Ever imagined a peeing contest between animals of various shapes and sizes? Probably not, but scientists studying the matter say that mammals big and small empty their bladders at about the same speed, New Scientist reports. More specifically, experts at the Georgia Institute of Technology in Atlanta have clocked the pee-time of rats, dogs, elephants, goats, and cows, and come up with a "law of urination"—that each animal takes about 21 seconds to go to the bathroom.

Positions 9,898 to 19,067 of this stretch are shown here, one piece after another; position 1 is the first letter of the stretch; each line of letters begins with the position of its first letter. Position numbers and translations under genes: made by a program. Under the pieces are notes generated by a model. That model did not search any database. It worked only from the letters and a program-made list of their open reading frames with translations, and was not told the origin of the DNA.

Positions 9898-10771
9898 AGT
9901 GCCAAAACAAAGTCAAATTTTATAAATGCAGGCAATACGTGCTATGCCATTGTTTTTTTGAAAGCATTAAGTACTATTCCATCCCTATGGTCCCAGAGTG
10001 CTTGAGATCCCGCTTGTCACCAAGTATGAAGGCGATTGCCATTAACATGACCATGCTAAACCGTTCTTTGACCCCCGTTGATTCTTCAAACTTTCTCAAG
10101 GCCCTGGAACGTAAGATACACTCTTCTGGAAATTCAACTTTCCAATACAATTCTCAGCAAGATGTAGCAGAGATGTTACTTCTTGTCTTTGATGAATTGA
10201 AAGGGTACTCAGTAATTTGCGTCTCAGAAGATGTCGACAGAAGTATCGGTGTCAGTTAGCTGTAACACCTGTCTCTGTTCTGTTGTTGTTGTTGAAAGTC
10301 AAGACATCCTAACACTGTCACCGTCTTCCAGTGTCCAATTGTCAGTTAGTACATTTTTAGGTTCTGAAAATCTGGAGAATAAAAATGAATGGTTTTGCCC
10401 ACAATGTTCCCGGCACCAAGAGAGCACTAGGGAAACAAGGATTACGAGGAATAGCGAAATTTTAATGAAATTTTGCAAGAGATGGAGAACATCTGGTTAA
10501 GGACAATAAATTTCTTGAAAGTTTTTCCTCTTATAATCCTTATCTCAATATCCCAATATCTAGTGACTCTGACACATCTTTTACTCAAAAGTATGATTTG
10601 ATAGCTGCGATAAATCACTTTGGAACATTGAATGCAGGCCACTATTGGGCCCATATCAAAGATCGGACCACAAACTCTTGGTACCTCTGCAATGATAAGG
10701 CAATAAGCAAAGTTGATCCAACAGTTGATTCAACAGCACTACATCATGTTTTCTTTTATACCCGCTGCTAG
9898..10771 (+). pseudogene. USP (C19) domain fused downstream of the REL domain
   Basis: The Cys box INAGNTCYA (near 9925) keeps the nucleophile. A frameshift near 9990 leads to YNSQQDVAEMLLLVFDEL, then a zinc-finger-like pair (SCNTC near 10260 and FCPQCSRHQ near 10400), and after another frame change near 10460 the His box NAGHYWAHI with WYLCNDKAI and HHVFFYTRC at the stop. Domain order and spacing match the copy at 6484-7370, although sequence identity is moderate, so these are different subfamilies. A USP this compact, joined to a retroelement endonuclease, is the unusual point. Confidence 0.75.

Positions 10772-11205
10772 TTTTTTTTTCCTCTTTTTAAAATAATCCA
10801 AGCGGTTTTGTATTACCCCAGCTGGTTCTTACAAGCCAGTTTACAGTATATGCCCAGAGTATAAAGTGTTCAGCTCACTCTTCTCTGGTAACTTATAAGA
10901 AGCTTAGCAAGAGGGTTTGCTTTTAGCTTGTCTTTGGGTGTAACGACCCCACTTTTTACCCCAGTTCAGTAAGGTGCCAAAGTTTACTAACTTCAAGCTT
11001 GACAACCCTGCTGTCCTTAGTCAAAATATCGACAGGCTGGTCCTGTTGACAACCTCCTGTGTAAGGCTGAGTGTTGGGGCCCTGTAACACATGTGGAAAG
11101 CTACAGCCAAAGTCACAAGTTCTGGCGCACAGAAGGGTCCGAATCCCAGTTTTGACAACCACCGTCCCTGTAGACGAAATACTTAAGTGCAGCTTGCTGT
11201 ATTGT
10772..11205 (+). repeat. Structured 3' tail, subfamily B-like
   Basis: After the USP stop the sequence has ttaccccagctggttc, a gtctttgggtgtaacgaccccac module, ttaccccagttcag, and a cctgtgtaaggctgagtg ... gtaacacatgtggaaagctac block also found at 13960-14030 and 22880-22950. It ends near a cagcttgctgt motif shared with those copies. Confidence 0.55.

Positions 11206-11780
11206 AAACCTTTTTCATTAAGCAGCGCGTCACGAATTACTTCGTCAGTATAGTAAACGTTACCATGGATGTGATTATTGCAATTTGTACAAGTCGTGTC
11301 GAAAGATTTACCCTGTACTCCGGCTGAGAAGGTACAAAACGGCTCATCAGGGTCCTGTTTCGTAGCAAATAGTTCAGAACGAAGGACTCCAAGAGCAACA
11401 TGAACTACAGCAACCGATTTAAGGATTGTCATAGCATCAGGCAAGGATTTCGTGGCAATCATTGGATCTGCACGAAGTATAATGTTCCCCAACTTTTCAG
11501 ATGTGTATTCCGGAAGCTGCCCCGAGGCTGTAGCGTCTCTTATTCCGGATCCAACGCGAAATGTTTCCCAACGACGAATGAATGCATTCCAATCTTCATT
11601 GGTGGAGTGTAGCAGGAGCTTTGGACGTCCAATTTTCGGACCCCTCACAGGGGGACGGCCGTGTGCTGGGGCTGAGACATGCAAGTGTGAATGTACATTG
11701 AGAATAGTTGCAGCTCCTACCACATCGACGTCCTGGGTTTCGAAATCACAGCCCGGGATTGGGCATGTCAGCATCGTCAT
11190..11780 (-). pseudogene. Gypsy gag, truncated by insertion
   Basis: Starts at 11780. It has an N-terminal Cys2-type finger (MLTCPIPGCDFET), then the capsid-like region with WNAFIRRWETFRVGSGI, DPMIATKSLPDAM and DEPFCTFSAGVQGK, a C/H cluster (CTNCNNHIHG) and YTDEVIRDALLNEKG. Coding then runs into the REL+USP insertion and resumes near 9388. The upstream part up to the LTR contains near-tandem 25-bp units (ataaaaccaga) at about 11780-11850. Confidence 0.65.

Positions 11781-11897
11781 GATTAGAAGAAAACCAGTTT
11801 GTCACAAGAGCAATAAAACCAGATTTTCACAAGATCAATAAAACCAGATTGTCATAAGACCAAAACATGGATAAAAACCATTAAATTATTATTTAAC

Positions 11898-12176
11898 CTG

The big news: Elephants empty their bladders at the same speed as smaller mammals, because gravity pulls urine quickly through their large urethras. Smaller animals, on the other hand, have shorter urethras that get less gravitational pull, but smaller bladders to empty out. Still, the urinary law has its limits: Really small creatures like bats and rats can pee in less than a second. The study's lead author hopes the finding will help diagnose urinary problems in large animals and possibly inspire designs for water towers, which also rely on gravity. (Read more peeing stories.)